homepage Forums HMM Advanced Plan Tempo Days

  • Dennis Sanschagrin

    Member
    February 1, 2021 at 6:45 pm

    I’m in week 12 of my third HMM Advanced Plan. I have a question regarding tempo runs. I’m training for Chicago, which is pancake flat, but live in an area that is very hilly. It is difficult to find more than 1/4 mile stretch without hitting a hill. Should I adjust the paces of my tempos to account for hills? I do a fair amount of intervals and tempos on the treadmill, but 11-12 miles on the treadmill can be soul crushing.

    • Phil Twite

      Member
      February 3, 2021 at 3:19 pm

      Unavoidable hills and a treadmill could be to your advantage. A large part of the mental game is being comfortable with being uncomfortable. So at mile 20 when you are holding goal pace, just tell yourself at least you’re not running up a hill or on a treadmill staring at a brick wall. Give it a positive narrative.

      • Dennis Sanschagrin

        Member
        February 8, 2021 at 11:54 am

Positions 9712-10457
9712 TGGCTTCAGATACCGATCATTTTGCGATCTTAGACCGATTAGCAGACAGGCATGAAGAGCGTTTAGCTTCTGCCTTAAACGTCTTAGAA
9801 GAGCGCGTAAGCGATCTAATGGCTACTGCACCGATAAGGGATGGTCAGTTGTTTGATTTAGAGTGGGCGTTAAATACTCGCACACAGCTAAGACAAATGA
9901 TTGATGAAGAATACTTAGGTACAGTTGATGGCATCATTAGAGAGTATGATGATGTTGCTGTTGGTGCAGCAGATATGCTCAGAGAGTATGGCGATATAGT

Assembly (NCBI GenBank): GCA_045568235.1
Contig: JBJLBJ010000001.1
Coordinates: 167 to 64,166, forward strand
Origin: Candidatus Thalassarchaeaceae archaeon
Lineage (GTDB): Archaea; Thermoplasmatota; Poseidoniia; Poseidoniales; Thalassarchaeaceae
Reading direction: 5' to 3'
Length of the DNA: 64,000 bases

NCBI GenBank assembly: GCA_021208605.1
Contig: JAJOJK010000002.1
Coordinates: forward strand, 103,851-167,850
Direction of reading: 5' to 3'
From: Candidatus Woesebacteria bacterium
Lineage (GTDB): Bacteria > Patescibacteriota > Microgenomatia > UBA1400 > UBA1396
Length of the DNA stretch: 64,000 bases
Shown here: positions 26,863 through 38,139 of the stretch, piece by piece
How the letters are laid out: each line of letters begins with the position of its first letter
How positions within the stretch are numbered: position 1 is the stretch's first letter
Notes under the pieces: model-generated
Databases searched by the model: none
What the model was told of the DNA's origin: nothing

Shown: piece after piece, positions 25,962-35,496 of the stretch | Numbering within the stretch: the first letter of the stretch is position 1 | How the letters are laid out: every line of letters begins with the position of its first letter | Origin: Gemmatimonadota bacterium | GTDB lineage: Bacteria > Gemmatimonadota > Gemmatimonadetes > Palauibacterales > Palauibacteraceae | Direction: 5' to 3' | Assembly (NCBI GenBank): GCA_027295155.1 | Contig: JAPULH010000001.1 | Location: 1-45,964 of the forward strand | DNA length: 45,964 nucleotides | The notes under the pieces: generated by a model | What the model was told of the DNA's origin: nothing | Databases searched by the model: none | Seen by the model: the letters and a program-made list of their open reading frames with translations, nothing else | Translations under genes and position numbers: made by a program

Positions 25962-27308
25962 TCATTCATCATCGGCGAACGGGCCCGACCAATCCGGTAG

Thanks for the response. Agree that hills can be our friends 🙂

    • Austin Cowan

      Member
      February 4, 2021 at 10:19 am

      I live in Colorado, and it’s a similar situation here. Most of my routes, especially the longer routes, are hilly. Some more than others in terms of gradient, but never flat. I try to hold pace on the less steep hills, and allow myself to slow it down going up the steeper sections. Let myself go a little bit going downhill. Ultimately, I am trying to maintain the level of effort and average throughout the tempo run though. It’s a bit of a mental gymnastics game during the run (“I’m down 10 seconds, I made up 10 seconds”), but I think there is value in that too for race day. Having that awareness and being able to dial in and focus on where you are and what you need to do.

  • Luke Humphrey

    Administrator
    February 2, 2021 at 7:02 am

    😂 yeah for sure the treadmill can be crushing, but I do think doing a few of them on there can be beneficial for feeling the paces, getting into that pancake-flat running rhythm, learning what the pace feels like, etc.

    I also understand, just getting out the door and getting your tempo in. In that case, pay real close attention to the effort. Recognize that downhills will be a little faster at the same effort and uphills slower. See what the average works out to be and adjust the next time. If you are within a few seconds +/- on the overall average, that’s not bad. I would just not want you to really force the issue to hit pace when that’s not the primary factor on the hills.